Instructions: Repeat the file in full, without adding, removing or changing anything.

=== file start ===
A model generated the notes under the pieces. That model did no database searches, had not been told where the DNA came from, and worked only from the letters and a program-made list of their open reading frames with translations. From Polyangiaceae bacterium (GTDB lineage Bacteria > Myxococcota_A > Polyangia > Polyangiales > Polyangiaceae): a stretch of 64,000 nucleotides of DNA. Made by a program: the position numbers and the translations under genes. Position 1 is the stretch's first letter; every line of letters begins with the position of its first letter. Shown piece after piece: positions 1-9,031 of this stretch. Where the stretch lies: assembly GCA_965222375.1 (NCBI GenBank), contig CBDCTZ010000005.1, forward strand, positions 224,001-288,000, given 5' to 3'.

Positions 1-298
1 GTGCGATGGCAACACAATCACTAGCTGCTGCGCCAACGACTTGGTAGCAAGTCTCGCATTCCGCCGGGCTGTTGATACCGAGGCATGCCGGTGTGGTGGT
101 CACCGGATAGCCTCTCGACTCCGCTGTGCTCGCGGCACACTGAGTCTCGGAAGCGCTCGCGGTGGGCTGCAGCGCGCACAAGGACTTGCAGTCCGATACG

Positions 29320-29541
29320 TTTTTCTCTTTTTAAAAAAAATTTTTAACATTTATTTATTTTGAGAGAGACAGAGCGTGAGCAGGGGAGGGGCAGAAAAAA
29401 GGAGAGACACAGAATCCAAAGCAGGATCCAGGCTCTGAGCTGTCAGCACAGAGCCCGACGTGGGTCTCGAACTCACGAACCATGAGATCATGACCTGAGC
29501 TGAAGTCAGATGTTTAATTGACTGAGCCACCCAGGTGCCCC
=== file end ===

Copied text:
A model generated the notes under the pieces. That model did no database searches, had not been told where the DNA came from, and worked only from the letters and a program-made list of their open reading frames with translations. From Polyangiaceae bacterium (GTDB lineage Bacteria > Myxococcota_A > Polyangia > Polyangiales > Polyangiaceae): a stretch of 64,000 nucleotides of DNA. Made by a program: the position numbers and the translations under genes. Position 1 is the stretch's first letter; every line of letters begins with the position of its first letter. Shown piece after piece: positions 1-9,031 of this stretch. Where the stretch lies: assembly GCA_965222375.1 (NCBI GenBank), contig CBDCTZ010000005.1, forward strand, positions 224,001-288,000, given 5' to 3'.

Positions 1-298
1 GTGCGATGGCAACACAATCACTAGCTGCTGCGCCAACGACTTGGTAGCAAGTCTCGCATTCCGCCGGGCTGTTGATACCGAGGCATGCCGGTGTGGTGGT
101 CACCGGATAGCCTCTCGACTCCGCTGTGCTCGCGGCACACTGAGTCTCGGAAGCGCTCGCGGTGGGCTGCAGCGCGCACAAGGACTTGCAGTCCGATACG

Positions 29320-29541
29320 TTTTTCTCTTTTTAAAAAAAATTTTTAACATTTATTTATTTTGAGAGAGACAGAGCGTGAGCAGGGGAGGGGCAGAAAAAA
29401 GGAGAGACACAGAATCCAAAGCAGGATCCAGGCTCTGAGCTGTCAGCACAGAGCCCGACGTGGGTCTCGAACTCACGAACCATGAGATCATGACCTGAGC
29501 TGAAGTCAGATGTTTAATTGACTGAGCCACCCAGGTGCCCC